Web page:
Out of the blue (a much better description for today), another good friend called with the news that she had made a big pot of chicken rice soup and wanted to give me some…my second mood brightener of the day, and a very tasty lunch when I arrived back home.
The third source of my joy was the birds that visited my back yard “bird buffet,” 10 different species in all, and I got decent pictures of eight of them. They seemed positively energized and delighted by the falling rain and new bird seed waiting for them at the buffet.
And to top it all, a hummingbird stopped by to sip fresh sugar water. It’s our first hummer of the summer (forgive me for being a little silly, but hummingbirds have that effect on me). Here he is. Doesn’t he look happy? These are far from the sharpest hummingbird photos I’ve ever taken, but capturing tiny, quick-moving birds is one thing cloudy gray skies don’t do well.
So that’s my day. For the record:
Exercise: No walk today. Too much rain and too little time!
Weather: In a word, wet. Another word: cool.
It has been a day full of blessings for which I am thankful.
If you want to see the other bird buffet visitors, click here. They are posted on my nature blog.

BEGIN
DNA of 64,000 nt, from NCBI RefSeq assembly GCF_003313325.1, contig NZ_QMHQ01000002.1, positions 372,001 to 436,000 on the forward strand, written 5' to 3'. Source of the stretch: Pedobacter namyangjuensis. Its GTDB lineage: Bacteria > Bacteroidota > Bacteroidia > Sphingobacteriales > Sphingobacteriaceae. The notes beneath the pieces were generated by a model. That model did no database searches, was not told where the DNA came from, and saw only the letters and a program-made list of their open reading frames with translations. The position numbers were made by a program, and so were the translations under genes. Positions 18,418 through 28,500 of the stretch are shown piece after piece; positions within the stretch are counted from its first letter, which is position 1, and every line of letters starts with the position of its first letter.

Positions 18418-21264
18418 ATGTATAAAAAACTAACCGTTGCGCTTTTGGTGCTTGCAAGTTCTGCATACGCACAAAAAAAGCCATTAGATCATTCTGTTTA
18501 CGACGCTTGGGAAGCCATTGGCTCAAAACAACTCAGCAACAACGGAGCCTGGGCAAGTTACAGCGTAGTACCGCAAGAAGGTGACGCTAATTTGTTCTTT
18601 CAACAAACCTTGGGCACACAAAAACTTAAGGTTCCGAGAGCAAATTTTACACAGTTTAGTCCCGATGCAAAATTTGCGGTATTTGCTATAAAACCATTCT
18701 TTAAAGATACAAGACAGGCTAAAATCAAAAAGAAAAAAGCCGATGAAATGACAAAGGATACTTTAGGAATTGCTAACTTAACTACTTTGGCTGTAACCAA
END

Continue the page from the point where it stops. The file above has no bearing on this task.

Living only a mile south of Lake Erie has both advantages and disadvantages. Today I experienced both. The lake was almost 100% covered by ice this winter. We experienced the coldest February on record when the temperature hovered in the single digits for many days. As a result, spring has been very slow in arriving. We had a taste of it last week and hoped it was here to stay, but it waved goodbye this week with high winds and temperatures falling to near freezing at night and only reaching into the mid-forties during the day. The advantage of living here is that we are located on the flyway taken by many birds on their spring and fall migration. Many Canada-bound birds that don’t live here year round pause in our parks and neighborhoods to rest and refuel before flying across Lake Erie.
Early May is the peak of the warbler migration through our area. Magee Marsh Wildlife Area, west of Cleveland on Lake Erie, is dubbed the warbler capital of the world! I drove out there one year with my daughter on “International Migratory Bird Day” and was amazed by the number of birds and birders. It was fun and exciting, but also very crowded. It was a challenge to walk 20 steps without colliding into someone with their eyes to the sky or the tree tops.
Due to the cool weather, the migration is not yet in full swing, but on my walk in the park today I was lucky enough to come across a ruby-crowned kinglet and to actually get several photos of him, including one that shows the ruby spot that gives him his name. He is the second smallest bird in Ohio, a lovely little bird. Take a look (Click a bird to see the larger version).
There’s the ruby crown.
That’s all for today. Despite the chill in the air, I was glad I took a walk in the park.